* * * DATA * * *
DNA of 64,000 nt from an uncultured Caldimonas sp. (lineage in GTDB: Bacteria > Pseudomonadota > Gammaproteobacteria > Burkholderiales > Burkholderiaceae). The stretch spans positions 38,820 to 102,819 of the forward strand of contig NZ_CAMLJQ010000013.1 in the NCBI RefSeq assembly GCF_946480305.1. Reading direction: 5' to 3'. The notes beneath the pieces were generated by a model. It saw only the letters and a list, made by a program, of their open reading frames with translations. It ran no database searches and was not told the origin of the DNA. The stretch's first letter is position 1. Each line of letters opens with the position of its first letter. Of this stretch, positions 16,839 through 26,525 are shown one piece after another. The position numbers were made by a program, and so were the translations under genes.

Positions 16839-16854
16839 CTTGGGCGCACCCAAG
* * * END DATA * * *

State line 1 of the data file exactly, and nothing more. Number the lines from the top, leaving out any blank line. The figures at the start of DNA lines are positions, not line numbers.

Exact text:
DNA of 64,000 nt from an uncultured Caldimonas sp. (lineage in GTDB: Bacteria > Pseudomonadota > Gammaproteobacteria > Burkholderiales > Burkholderiaceae). The stretch spans positions 38,820 to 102,819 of the forward strand of contig NZ_CAMLJQ010000013.1 in the NCBI RefSeq assembly GCF_946480305.1. Reading direction: 5' to 3'. The notes beneath the pieces were generated by a model. It saw only the letters and a list, made by a program, of their open reading frames with translations. It ran no database searches and was not told the origin of the DNA. The stretch's first letter is position 1. Each line of letters opens with the position of its first letter. Of this stretch, positions 16,839 through 26,525 are shown one piece after another. The position numbers were made by a program, and so were the translations under genes.